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Belgium simplifies proof of supply for intra-Community supplies
 
When a VAT payer in one EU Member State makes a supply of goods to a VAT payer in another EU Member State, that is an intra-Community supply. In such case, the place of supply is the place where the goods are delivered after dispatch or transport of the goods (article 40 of Council Directive 2006/112/EC of 28 November 2006 on the common system of value added tax).

VAT is due in the country where the receiver is located, and the supplier must issue an invoice without VAT. However, he can only use the VAT exemption if he proves that his customer is a VAT payer with a valid VAT number (see) and that the goods have been dispatched or transported to the other EU Member State.

The Belgian legislation is quite strict in respect of the obligation of the Belgian supplier to evidence that there has been an intra-Community transport to the other Member State. Article 3 of Royal Decree nr. 52 provides that the supplier must keep a set of commercial documents supporting the intra-Community transport. In practice, the VAT Authorities require any document such as contracts, invoices, purchase orders, payment and transport documents, and they clarify that taken separately, these documents are not acceptable as sufficient evidence, but that they can be sufficient together with other documents. In that respect, transport documents are generally considered essential.

When a Belgian supplier does not charge VAT on an intra-Community supply of goods, the VAT authorities may question that the supply has taken place, in particular where the supplier did not personally deliver the goods in person or when the customer took delivery of the goods in Belgium to transport them back to his own Member State. The penalties are, in particular, quite high, with fines up to 200% of the VAT on these invoices.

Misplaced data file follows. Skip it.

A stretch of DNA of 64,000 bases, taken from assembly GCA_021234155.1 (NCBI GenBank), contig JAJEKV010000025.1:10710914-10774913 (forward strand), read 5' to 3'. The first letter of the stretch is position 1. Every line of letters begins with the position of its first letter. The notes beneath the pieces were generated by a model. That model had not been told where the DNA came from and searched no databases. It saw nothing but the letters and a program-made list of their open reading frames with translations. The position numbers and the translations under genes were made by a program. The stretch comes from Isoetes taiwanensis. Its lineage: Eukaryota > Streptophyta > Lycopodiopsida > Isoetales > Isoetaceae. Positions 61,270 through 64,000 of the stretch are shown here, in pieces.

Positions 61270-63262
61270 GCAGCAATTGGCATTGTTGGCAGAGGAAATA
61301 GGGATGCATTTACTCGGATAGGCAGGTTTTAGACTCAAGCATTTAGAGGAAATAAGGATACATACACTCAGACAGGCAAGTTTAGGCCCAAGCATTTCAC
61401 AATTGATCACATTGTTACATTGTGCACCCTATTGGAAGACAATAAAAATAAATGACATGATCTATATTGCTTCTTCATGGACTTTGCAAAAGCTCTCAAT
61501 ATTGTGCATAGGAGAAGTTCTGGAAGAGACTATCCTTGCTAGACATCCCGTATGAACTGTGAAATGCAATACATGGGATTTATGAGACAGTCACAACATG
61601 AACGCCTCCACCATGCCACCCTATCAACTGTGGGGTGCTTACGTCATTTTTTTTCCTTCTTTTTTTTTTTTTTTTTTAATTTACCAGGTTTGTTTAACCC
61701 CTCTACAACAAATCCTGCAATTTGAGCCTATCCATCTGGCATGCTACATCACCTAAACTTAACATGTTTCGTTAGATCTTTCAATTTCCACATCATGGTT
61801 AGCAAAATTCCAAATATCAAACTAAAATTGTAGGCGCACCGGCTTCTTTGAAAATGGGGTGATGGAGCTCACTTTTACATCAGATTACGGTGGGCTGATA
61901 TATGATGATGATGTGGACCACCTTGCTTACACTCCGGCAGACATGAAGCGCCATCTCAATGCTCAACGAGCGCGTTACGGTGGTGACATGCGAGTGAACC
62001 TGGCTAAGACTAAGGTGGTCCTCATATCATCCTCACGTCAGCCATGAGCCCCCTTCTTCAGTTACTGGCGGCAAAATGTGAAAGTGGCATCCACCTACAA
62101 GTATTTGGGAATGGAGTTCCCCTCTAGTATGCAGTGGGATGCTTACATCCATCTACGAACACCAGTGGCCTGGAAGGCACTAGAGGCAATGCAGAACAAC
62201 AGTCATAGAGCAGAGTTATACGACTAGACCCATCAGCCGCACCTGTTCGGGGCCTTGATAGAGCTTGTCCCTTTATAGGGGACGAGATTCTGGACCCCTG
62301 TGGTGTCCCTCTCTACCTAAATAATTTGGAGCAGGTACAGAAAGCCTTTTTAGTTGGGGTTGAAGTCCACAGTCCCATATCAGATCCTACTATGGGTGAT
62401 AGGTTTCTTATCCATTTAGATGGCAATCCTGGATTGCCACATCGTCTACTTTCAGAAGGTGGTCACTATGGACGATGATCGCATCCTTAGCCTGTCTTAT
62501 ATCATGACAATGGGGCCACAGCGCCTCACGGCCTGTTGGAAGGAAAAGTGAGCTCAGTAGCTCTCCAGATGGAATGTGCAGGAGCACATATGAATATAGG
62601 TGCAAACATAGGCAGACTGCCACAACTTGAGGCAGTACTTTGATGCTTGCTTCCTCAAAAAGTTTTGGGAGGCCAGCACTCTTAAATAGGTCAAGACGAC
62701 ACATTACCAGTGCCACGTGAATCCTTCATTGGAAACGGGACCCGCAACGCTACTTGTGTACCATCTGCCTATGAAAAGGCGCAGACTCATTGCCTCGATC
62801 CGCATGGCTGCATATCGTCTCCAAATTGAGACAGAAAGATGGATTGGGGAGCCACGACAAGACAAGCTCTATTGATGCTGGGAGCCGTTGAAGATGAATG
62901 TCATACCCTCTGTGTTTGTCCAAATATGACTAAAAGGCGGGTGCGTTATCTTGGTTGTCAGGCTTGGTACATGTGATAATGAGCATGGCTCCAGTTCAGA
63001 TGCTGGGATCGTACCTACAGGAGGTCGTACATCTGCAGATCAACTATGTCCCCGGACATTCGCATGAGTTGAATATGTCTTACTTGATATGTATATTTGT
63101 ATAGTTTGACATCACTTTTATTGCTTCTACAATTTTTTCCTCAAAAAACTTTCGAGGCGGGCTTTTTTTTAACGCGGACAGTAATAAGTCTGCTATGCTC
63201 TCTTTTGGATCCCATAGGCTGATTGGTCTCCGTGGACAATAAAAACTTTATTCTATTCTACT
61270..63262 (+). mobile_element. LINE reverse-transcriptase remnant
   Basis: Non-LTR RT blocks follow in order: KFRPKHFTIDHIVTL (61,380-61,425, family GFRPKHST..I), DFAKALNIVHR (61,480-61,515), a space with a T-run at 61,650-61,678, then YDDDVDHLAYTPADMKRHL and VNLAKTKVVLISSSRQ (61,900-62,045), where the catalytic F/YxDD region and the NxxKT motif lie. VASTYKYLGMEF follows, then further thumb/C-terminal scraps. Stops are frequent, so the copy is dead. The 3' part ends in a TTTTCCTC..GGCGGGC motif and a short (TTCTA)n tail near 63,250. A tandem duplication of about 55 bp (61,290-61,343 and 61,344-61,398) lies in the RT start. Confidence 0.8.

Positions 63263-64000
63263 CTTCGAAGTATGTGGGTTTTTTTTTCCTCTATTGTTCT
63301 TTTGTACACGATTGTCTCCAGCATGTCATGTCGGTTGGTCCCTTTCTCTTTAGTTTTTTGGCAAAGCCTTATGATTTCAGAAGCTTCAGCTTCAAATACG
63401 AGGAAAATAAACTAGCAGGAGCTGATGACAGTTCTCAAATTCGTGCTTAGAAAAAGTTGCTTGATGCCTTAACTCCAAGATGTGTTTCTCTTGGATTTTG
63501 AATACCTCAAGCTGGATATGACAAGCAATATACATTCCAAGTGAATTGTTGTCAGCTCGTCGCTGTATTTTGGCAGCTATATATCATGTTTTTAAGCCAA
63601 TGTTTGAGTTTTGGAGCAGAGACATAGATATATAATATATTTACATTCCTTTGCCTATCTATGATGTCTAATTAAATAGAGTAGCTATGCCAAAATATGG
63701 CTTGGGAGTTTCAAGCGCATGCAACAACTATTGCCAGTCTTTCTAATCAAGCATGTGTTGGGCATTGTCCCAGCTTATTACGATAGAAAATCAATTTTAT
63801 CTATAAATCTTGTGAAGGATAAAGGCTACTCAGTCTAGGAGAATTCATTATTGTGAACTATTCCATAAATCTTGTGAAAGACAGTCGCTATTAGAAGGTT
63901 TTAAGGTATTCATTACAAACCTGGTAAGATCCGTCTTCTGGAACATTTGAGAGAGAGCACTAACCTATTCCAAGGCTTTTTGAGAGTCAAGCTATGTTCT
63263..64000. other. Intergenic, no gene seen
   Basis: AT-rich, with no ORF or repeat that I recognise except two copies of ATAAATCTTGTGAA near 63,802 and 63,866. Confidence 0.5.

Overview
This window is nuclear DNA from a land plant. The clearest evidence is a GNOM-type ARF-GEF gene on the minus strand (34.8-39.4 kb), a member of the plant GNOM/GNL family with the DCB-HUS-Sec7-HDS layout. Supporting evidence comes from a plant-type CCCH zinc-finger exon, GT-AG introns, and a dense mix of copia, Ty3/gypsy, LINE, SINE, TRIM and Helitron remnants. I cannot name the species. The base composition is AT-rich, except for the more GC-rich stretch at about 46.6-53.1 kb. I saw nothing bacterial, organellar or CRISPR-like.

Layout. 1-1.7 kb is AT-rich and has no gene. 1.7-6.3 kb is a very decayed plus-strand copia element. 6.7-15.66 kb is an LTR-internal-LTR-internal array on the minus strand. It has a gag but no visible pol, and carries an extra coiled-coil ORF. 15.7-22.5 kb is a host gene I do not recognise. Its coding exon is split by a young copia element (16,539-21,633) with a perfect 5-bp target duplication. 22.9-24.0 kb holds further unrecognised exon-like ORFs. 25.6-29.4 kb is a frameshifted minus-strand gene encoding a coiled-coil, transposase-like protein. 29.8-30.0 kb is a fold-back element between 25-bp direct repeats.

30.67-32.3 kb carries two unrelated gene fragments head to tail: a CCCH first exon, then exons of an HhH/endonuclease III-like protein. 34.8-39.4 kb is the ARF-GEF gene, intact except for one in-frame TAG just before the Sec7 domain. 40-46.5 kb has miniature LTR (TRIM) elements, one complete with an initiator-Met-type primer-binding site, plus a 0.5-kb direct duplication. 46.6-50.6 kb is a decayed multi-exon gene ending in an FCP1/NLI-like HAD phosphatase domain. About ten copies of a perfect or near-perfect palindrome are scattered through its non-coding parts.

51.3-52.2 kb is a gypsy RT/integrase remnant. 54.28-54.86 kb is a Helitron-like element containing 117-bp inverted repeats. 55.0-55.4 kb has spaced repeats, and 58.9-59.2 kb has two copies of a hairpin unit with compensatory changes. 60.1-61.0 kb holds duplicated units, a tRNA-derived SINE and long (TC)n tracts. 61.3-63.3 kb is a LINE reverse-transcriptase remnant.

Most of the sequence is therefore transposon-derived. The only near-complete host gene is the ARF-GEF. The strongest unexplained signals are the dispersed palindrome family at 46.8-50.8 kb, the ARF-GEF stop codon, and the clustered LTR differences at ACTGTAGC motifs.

Destination Document

In a recent Practice Note nr. E.T. 129.460 dated 1 July 2015, the VAT Authorities admit that the requirements were too stringent in the light of article 273 of Council Directive 2006/112/EC that states that Member States may impose other obligations which they deem necessary to ensure the correct collection of VAT and to prevent evasion, subject to the requirement of equal treatment as between domestic transactions and transactions carried out between Member States by taxable persons and provided that such obligations do not, in trade between Member States, give rise to formalities connected with the crossing of frontiers.

To this effect, they introduce a new form, the ‘Destination Document’ that will be accepted as a simplified alternative that will evidence that goods have been dispatched or transported and supplied to a VAT payer in another EU Member State.

In this “Destination Document” the VAT-payer in the other EU Member State certifies that the goods have been received within the EU, irrespective of the terms of delivery terms agreed between parties. A separate document is not required for all intra-Community supplies of goods to the same customer; they can be grouped for periods of three months.

The destination document is drawn up by either the vendor or the purchaser, and it may be sent electronically. It is signed by a representative of the purchaser and mentions “received for [the purchaser]”. The vendor must have the identity of the representative confirmed by mail or by email.

If the vendor can provide the document that is a valid alternative for the transportation document and can be used to prove the intra-Community supply of goods. However, the VAT Authorities expect that the Belgian supplier will be able to present the sales invoice, the proof of payment, and possibly the invoice for the transport and that he does anything to avoid being involved in a VAT fraud.

The VAT Authorities reserve the right to demand other documents, other than transport documents, to check that the transaction is genuine and that it corresponds with the information mentioned in the Destination Document. In other words, the Belgian VAT-payer is not released of his obligation to provide other documents (such as contracts, invoices, purchase orders, payment and transport documents) to justify the VAT exemption.

19 July 2016 
Marc Quaghebeur
De Broeck Van Laere & Partners



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